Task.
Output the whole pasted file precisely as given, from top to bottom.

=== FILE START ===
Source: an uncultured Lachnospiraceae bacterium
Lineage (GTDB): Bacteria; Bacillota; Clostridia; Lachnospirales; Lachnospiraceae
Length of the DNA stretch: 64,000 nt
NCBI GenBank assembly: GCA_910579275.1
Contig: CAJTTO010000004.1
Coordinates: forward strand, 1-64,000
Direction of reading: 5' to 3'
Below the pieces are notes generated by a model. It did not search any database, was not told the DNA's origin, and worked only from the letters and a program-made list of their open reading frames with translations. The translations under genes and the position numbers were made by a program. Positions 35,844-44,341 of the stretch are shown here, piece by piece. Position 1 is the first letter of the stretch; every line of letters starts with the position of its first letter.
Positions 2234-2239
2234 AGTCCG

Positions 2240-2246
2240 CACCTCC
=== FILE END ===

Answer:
Source: an uncultured Lachnospiraceae bacterium
Lineage (GTDB): Bacteria; Bacillota; Clostridia; Lachnospirales; Lachnospiraceae
Length of the DNA stretch: 64,000 nt
NCBI GenBank assembly: GCA_910579275.1
Contig: CAJTTO010000004.1
Coordinates: forward strand, 1-64,000
Direction of reading: 5' to 3'
Below the pieces are notes generated by a model. It did not search any database, was not told the DNA's origin, and worked only from the letters and a program-made list of their open reading frames with translations. The translations under genes and the position numbers were made by a program. Positions 35,844-44,341 of the stretch are shown here, piece by piece. Position 1 is the first letter of the stretch; every line of letters starts with the position of its first letter.
Positions 2234-2239
2234 AGTCCG

Positions 2240-2246
2240 CACCTCC